Boaz Weinstein’s main hedge fund gained 25.5% in the year’s first two months as he bet against companies exposed to the coronavirus and benefited from some of the most violent market swings in almost a decade.
Weinstein’s $2.2-billion Saba Capital Management reaped gains trading credit default swaps, a sort of insurance against companies defaulting on their borrowings, according to an investor in the 11-year-old firm. He also profited from derivatives bets on companies in the retail and energy sectors.
A representative for Saba declined to comment.
Weinstein, the former co-head of credit at Deutsche Bank AG, generally does best when volatility is high, and the benign markets of recent years may have helped set the stage for his big haul. They forced other credit-derivative hedge funds to close and encouraged banks to pull back from trading the securities, leaving more opportunities for those who remained.
That placed Saba among a number of hedge funds that have avoided losses — and in some cases profited handsomely — amid rapidly growing concern the virus will hobble the global economy.
Weinstein’s firm started buying credit default swaps late last year on companies including Royal Caribbean Cruises Ltd., United Airlines Holdings Inc., online reservations company Sabre Corp. and movie-theater owner Vue International Bidco Plc, said the person. He sold the CDS at much higher prices last month. That helped his fund return about 17% in February.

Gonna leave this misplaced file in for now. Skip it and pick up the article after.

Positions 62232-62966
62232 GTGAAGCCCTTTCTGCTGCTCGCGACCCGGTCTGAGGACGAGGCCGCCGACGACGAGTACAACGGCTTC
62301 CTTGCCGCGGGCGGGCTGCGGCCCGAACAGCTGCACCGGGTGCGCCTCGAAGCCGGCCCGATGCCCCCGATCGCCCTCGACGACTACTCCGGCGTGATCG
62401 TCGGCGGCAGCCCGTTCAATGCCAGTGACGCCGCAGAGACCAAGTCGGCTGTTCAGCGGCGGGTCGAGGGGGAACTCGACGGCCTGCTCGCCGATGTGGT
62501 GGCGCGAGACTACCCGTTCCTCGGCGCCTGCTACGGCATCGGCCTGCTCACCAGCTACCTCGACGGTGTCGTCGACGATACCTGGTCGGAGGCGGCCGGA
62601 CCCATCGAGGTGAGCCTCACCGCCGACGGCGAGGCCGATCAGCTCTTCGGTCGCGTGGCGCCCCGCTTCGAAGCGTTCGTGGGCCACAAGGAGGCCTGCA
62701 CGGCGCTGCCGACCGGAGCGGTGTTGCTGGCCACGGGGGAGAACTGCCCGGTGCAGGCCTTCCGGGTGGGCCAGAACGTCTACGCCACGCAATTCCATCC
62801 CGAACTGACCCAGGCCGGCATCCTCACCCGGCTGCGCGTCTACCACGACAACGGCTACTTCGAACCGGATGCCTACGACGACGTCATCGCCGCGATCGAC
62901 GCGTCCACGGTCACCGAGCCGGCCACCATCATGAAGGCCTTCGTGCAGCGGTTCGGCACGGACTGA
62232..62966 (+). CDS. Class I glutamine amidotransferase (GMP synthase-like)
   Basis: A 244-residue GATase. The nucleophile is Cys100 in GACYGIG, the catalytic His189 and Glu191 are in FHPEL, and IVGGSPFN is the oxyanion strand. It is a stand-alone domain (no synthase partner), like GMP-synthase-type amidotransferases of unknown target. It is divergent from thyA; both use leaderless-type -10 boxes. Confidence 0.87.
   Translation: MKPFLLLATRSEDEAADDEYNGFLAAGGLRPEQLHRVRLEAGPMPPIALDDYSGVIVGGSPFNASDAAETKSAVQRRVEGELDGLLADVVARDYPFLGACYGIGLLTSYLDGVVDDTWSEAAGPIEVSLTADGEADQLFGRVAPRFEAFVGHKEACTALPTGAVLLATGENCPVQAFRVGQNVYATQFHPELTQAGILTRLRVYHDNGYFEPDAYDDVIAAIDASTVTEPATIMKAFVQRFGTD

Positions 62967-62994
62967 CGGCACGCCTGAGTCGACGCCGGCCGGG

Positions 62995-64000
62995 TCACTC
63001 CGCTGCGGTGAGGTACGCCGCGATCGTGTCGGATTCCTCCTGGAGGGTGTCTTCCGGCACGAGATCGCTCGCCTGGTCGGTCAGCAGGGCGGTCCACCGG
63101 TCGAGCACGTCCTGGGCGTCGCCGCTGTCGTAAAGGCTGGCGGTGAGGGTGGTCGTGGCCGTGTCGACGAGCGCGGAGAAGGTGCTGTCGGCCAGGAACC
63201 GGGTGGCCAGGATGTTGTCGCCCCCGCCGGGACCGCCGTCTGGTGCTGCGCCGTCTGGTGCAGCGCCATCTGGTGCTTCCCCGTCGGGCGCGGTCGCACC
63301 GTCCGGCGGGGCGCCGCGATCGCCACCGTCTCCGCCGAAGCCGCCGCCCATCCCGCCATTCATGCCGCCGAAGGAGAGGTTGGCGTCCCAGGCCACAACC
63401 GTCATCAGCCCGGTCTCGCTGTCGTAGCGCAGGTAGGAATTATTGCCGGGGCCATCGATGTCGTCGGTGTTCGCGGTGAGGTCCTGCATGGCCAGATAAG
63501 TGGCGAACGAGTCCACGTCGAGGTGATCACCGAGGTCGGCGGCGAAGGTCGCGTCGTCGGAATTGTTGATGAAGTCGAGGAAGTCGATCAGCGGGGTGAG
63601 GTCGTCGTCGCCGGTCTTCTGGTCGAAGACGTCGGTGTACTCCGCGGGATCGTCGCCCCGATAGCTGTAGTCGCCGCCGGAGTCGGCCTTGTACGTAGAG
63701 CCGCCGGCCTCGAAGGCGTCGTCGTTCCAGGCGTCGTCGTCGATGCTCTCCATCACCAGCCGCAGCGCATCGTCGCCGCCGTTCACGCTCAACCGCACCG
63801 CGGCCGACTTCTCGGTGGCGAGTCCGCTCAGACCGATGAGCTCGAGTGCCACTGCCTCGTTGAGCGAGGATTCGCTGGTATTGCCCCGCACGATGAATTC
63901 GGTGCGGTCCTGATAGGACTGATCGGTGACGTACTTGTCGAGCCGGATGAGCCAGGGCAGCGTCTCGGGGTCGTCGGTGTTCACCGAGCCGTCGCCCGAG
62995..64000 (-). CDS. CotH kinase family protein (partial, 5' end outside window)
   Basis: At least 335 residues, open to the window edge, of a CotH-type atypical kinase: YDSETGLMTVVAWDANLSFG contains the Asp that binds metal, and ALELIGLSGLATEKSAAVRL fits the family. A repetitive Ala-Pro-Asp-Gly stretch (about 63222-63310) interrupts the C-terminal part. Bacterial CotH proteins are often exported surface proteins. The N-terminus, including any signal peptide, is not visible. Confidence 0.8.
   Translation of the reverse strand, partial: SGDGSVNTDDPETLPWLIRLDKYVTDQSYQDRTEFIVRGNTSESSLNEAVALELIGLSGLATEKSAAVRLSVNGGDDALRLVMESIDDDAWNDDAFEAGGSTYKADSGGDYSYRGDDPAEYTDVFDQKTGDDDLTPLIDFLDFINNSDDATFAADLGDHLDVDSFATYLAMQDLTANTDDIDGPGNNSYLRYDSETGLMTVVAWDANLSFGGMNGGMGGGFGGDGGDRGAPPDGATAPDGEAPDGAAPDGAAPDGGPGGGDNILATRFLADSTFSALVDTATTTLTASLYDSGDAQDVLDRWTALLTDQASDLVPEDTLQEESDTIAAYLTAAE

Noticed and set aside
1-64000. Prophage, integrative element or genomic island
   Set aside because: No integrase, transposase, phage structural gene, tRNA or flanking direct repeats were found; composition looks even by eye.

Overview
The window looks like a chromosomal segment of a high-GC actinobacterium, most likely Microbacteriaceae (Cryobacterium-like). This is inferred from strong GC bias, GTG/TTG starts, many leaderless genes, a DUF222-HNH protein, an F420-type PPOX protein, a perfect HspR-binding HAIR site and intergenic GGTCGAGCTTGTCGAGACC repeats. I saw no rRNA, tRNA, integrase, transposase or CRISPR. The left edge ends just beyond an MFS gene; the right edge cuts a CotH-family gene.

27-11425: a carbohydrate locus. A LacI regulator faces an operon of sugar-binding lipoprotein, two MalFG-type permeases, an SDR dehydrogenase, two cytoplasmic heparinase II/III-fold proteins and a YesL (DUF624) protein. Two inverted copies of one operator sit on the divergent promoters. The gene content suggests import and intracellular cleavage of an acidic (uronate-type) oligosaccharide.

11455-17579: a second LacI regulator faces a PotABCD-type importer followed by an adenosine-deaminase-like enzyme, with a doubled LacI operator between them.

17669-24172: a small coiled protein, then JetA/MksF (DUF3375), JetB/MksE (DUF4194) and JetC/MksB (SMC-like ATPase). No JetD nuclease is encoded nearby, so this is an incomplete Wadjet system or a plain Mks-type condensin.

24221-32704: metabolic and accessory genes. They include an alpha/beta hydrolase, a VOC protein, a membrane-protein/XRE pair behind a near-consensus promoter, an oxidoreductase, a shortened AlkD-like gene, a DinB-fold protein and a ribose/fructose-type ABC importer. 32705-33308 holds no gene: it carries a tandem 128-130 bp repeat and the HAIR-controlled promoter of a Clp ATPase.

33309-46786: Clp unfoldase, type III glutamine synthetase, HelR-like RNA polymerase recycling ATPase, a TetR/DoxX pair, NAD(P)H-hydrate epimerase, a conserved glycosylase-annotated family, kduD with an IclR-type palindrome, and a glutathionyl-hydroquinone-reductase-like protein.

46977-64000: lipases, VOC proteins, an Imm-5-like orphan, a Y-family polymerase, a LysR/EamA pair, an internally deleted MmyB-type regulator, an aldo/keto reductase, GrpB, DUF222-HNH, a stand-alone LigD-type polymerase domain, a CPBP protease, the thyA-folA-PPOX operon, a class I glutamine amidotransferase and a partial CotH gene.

He also bet on higher-grade companies including AT&T Inc. and IBM Corp. by writing insurance on their credit.
Saba also made money in capital structure arbitrage. Weinstein, for example, holds the debt of Victoria’s Secret owner L Brands Inc., and he used the interest payments to buy put options — wagers on stock prices falling — on the company several months ago. As the stock dropped 12% in the last two weeks of February, the puts jumped in value, more than covering declines on the debt.
He did similar trades on energy companies Transocean Inc. and YPF SA, according to the investor.
Weinstein’s funds, which also include a tail-risk product and a portfolio that invests in closed-end funds, have pulled in about $500 million so far this year. Returns and inflows have increased assets by almost $1 billion since the beginning of last year.